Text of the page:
All in the Family: Blumenfeld Follows Tradition as Alumni President
Growing up, the only thing that Charles R. “Chuck” Blumenfeld wanted for his 10th birthday was a Husky football season ticket—and he got one.
It was only natural that Blumenfeld was a Husky fan. Not only did both parents attend the UW, but his dad, Irwin Blumenfeld, ’30, was the UW’s chief spokesman from 1947 to 1974.
Yet the younger Blumenfeld almost rejected his parents’ legacy when he graduated from Lakeside High School in 1962. “I applied to a lot of schools and was accepted to Anitoch and Lawrence,” he says.
But his dad was adamant that his son attend the UW. “We have an outstanding university six blocks from your home. Why should I pay for anywhere else?” he said to his son.
UWAA President Charles R. Blumenfeld, '66, '69. Photo by Mary Levin.
While some might hold a grudge, Blumenfeld says, “It was the best decision in my life.” He feels his student experience prepared him for a fascinating career in politics, law and environmental policy. Over thee years, his ties to the UW have remained strong. Six years ago, Blumenfeld, ’66, ’69, joined the UWAA Board of Trustees, and this July he became the __ president of the 116-year-old organization.
The new alumni leader has many memorable links to his alma mater. Through his dad, he has met every UW president since Raymond Allen served in the late 1940s. Blumenfeld has watched the many ups and downs of university life—especially when the UW made headlines—and headaches—for his father.
He remembers two crises that affected his dad strongly. One was a nude photography scandal. In 1950, freshmen women were “asked” to pose nude for an anatomical study when they registered for classes (see “Nude Coed Research Exposed,” Dec. 1995). When word leaked out to the press, the negatives were burned in the campus boiler. The other memorable crisis came in 1954, when President Henry Schmitz, ’15, ’16, vetoed a plan to offer a visiting lectureship to J. Robert Oppenheimer. The physicist had led the Manhattan Project during World War II but later lost his security clearance for supporting leftist causes prior to the war. Oppenheimer eventually came to the UW two years later as a guest speaker.
As an undergraduate and a law student during the 1960s, Chuck Blumenfeld saw his own share of campus uproar. Two Vietnam War protests are particularly vivid—the day the SDS chained the doors to the law school shut, and the “bee” incident, where conservative activists released thousands of bees to harass anti-war protesters (see “The Way We Were,” Dec. 2004).
Blumenfeld’s involvement in student politics took a more traditional route. He was president of the Interfraternity Council as an undergraduate and the UW Student Bar Association as a law student.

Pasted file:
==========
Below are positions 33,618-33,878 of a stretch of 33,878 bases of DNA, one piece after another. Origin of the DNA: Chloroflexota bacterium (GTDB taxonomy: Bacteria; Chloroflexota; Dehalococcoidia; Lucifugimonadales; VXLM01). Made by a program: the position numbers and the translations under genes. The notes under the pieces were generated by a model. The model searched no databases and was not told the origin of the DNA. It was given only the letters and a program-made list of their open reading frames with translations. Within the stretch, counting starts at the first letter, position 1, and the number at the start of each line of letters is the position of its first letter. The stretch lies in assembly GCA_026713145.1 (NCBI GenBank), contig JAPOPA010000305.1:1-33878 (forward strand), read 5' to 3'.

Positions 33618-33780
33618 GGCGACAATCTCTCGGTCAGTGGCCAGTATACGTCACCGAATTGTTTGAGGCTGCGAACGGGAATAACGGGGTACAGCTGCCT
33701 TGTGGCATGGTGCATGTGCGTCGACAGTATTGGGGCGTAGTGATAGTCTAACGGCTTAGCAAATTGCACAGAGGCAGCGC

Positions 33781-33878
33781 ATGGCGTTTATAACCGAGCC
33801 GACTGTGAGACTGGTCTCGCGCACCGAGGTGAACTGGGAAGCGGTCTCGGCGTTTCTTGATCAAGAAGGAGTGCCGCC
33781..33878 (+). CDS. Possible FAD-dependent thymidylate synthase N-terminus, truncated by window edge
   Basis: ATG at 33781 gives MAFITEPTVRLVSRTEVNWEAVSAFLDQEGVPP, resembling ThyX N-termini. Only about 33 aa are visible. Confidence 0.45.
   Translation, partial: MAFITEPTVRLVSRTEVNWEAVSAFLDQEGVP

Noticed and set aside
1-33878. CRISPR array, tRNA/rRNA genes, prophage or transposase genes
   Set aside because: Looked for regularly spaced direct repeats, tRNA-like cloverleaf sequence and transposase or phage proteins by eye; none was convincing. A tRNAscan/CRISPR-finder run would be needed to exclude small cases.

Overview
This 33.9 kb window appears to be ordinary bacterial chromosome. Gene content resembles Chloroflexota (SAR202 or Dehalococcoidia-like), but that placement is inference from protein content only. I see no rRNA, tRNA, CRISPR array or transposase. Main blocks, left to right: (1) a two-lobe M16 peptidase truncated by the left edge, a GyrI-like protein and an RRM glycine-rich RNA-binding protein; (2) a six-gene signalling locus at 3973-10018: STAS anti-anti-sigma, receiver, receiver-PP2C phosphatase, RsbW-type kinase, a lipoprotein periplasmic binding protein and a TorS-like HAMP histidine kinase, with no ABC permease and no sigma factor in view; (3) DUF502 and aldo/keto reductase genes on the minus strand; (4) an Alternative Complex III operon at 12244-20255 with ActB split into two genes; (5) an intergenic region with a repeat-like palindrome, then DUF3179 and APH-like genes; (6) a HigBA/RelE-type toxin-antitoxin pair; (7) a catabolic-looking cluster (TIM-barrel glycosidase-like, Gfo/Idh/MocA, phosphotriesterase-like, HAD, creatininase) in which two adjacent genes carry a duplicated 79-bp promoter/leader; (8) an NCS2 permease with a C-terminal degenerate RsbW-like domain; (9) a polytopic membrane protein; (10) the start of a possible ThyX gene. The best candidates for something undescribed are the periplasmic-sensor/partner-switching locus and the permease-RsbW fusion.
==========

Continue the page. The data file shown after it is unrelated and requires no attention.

Politics have been a passion since he was a page for Sen. Warren Magnuson, ’29, in 1960. During that year, he watched Southern senators filibuster a civil rights bill and Democrats contend for the presidential nomination. (“We were all LJB supporters,” he recalls.) He spent two college summers in political internships—one in Olympia and one in Washington, D.C., with Sen. Henry Jackson, ’32.
After graduating from law school, Blumenfeld went back to Washington, D.C., to join Sen. Jackson’s staff. He spent four years working for the senator, which included Jackson’s first run at the presidency in 1972. Seeing a presidential campaign from the inside is “not a pleasant experience,” Blumenfeld recalls, but he stayed out of the crossfire. “My job was to run the office while Jackson was on the road campaigning,” he says.
Immersed in politics, Blumenfeld at first thought that he would never actually practice law. But some of his mentors, including Gerald Grinstein, who was then Sen. Magnuson’s chief of staff and later became a UW regent, urged him to get a few years of practice under his belt.
In 1973, Blumenfeld moved back to Seattle and took a position with Bogle and Gates as an environmental law specialist. “I was one of the first lawyers in Seattle to specialize in the field, and probably the first on the corporate side of the issue,” he says.
Over the years Blumenfeld has advised the Port of Seattle, Todd Shipyards, the Port of Bellingham and other clients on environmental law. When Bogle and Gates dissolved in 1999, Blumenfeld moved to Perkins Coie, where he leads the national environmental and natural resources practice for the law firm.
At home, Blumenfeld has kept his Husky connections strong. His wife, Karla Axell, is a 1983 graduate in biochemistry, and his daughter, Lisa, is a 1999 graduate in speech communication. Blumenfeld’s son, David, broke family tradition by attending UCLA, but the UWAA president has hopes for his step-son Matt, who is still in high school.
With a busy family life and a full-time law practice, why does he devote so much time volunteering at the alumni association? “There is no greater asset to this community than the University of Washington,” he says, “and the alumni association is one of the best mechanisms for keeping alumni connected to the University.”
As president, Blumenfeld leads the volunteer board of the 52,000-member organization. “The University has so much to offer,” he says. “At the UWAA, I’m proud of the broadening of program offerings to all sorts of alumni. This is a significant and positive change.”
With the passage of a healthy state budget and the growing success of the UW’s $2-billion Campaign Washington, Blumenfeld is optimistic about the future of his alma mater. “What a perfect time to connect people with the University,” he says.
As alumni president, he will be a spokesperson at alumni events throughout the nation and serve as the voice of the alumni at regents’ meetings. It’s a role that should come easy. Speaking out for the University of Washington has been a tradition in the Blumenfeld family for 58 years.